UK Politics

West Coast Mainline petition signatures top 100,000

Virgin train
Image caption Virgin has lost its West Coast Mainline contract to rival FirstGroup

An e-petition urging the government to reconsider changing the operator of the West Coast Mainline rail service has attracted more than 100,000 signatures.

The petition, on the Downing Street website, now has enough support to trigger a debate in Parliament.

The Labour MP in charge of the Commons transport committee has written to ministers asking them to postpone signing the contract for the service.

But the government has said the deal could be agreed as early as next week.

Virgin Rail lost its bid to continue running the line to rivals FirstGroup.

The e-petition, started by Ross McKillop, says Virgin has "delivered a reliable service for 15 years".

Once a petition has more than 100,000 signatures, the House of Commons backbench business committee must consider whether to grant time for a debate.

Liberal Democrat MP and party president Tim Farron tweeted: "Now the @VirginTrains petition has reached over 100,000 I think we must debate the issue in Parliament."

The committee is expected to meet next on 4 September.

A Department for Transport spokesman said: "The Leader of the Commons will be referring this petition to the backbench business committee for consideration for Commons debate.

"The earliest contracts can be signed is midnight on Wednesday 29 August."

MP's concerns

First Group, the UK's largest rail operator, will take over the franchise from 9 December and is set to operate the service until 2026.

The firm, which made the highest bid, has said it would bring in key improvements for passengers.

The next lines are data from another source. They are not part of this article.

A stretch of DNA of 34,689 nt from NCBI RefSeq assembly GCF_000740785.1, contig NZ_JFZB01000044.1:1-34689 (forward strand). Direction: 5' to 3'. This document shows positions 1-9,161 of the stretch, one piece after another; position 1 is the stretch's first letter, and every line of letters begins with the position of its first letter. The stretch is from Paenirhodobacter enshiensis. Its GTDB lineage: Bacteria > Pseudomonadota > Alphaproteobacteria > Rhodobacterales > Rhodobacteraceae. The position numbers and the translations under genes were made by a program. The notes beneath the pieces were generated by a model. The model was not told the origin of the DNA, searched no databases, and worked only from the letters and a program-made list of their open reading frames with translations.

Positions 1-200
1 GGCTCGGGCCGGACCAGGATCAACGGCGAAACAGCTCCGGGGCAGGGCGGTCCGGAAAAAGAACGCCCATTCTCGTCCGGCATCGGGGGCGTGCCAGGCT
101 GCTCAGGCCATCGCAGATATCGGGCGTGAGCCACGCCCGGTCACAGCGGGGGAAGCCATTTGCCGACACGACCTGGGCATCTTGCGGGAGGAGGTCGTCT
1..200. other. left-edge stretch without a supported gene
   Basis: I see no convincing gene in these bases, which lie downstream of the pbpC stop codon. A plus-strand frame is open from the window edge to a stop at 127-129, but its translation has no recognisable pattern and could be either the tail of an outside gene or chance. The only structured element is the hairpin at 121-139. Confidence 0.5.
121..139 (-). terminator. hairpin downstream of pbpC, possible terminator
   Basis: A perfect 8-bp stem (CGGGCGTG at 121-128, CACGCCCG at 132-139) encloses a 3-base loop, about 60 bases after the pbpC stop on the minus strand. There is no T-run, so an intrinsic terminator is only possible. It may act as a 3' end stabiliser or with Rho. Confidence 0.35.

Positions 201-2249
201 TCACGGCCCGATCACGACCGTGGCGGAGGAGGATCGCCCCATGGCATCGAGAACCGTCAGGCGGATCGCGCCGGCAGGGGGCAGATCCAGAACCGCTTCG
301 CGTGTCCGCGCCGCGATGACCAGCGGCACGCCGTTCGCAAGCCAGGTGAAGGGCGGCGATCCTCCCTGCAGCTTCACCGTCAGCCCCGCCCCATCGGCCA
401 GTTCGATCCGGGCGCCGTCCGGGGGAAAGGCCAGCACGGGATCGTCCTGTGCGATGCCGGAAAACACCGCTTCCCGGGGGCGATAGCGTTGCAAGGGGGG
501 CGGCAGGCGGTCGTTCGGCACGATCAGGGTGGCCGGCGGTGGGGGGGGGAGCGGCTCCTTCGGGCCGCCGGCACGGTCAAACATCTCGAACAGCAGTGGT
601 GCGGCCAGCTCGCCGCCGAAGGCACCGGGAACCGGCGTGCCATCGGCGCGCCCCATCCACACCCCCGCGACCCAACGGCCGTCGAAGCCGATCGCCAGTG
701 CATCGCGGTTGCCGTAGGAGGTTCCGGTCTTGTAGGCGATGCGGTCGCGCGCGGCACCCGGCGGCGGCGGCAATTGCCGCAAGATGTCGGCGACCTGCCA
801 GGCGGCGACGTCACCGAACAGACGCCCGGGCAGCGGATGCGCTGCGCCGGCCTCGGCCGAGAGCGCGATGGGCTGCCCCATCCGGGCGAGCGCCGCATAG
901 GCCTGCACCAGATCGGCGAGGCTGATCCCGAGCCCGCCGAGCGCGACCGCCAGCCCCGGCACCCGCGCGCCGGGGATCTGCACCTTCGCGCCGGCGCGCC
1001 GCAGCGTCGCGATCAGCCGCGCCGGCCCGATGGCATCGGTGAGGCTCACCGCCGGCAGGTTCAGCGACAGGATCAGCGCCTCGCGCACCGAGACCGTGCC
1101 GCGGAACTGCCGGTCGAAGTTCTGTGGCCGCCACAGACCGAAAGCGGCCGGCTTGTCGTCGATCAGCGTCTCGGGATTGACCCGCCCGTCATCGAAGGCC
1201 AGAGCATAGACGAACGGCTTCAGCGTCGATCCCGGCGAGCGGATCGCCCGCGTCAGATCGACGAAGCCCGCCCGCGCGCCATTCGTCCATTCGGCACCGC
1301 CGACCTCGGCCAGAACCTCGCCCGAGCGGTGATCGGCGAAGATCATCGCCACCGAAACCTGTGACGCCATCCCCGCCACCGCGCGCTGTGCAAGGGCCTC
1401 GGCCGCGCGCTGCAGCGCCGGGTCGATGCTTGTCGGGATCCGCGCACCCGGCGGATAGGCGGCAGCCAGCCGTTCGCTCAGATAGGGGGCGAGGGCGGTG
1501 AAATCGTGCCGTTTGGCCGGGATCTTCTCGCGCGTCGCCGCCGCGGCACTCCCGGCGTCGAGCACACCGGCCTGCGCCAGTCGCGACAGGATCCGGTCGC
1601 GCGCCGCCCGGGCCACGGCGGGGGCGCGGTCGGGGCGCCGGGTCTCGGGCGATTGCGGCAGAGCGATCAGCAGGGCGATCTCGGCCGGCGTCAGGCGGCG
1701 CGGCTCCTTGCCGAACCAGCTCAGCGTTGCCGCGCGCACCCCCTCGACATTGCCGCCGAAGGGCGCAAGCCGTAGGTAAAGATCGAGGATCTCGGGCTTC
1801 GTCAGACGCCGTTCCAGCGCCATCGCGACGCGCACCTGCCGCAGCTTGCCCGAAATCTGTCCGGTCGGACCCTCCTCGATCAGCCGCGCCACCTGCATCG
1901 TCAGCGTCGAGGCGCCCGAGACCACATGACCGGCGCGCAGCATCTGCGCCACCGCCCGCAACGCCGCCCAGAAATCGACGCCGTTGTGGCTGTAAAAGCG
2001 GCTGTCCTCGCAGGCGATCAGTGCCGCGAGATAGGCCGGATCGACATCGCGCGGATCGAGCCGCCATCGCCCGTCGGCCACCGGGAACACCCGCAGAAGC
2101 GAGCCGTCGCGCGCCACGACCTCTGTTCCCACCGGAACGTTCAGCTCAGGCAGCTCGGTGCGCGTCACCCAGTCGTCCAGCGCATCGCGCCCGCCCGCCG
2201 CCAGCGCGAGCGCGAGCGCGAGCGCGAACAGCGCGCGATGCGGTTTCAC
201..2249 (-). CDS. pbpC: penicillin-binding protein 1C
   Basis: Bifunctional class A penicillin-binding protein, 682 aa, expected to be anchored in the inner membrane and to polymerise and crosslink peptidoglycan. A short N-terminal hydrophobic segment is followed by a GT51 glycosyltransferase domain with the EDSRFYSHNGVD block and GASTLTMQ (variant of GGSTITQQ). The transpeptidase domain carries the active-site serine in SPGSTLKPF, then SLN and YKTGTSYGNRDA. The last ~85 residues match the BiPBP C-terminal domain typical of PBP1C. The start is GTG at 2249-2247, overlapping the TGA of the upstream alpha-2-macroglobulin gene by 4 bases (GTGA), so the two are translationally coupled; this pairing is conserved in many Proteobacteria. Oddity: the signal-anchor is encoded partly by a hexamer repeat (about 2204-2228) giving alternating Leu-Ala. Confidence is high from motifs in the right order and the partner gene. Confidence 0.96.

But Labour MP and transport committee chair Louise Ellman - whose constituency on Merseyside is served by the rail line - has sent a letter to Transport Secretary Justine Greening calling for "greater transparency to the process" and an opportunity for her committee to investigate what she calls "a number of concerns".

The MP for Liverpool Riverside wrote: "This franchise will affect millions of passengers and last for up to 15 years. A great deal of public and private money is at stake.

"I have no fixed view on the matter and no preference for any of the bidders. My wish is simply to bring greater transparency to the process."

Public opinion

FirstGroup said it would introduce 11 new 125mph six-car electric trains on the Birmingham-to-Glasgow route and provide more direct services between destinations.

The government says the new trains should add a further 12,000 seats a day on West Coast routes from 2016.

However, the petition says that Virgin "have delivered a reliable service for 15 years and turned the line around".

The signatories call for the government to "seek public opinion in these franchise bids".

"The government should look at more than the highest bidder - look what happened with G4S at London 2012," they add.

'Track record'

Virgin boss Sir Richard Branson has urged people to back the campaign, but insisted it had been set up independently of Virgin by a member of the public.

Addressing those who had signed the petition, Sir Richard said: "All of us at Virgin Trains are overwhelmed and thank you. Let us hope that sense prevails and your views are acted on quickly."

Celebrities including comedian Eddie Izzard, broadcaster Dermot O'Leary and illusionist Derren Brown have called on people to sign.

In response to the petition crossing the 100,000 threshold, a FirstGroup spokesperson said: "We appreciate that Richard Branson is a high-profile celebrity with millions following him personally on social media.

"However, our business is transport - first and foremost. We have a long and proven track record in running rail services and will be delivering better value for taxpayers.

"We look forward to welcoming all customers to their new and improved service from December."

About 31 million passengers travel on the West Coast Mainline every year.

When the backbench business committee meets, an MP has to make the case for a debate and seek support from members from other parties.

The committee then decides whether to allocate the topic, the time for a debate, and where it will be held - either in the Commons chamber itself or in Westminster Hall.

Eight issues raised in e-petitions have been debated in Parliament since the new system was established about a year ago.

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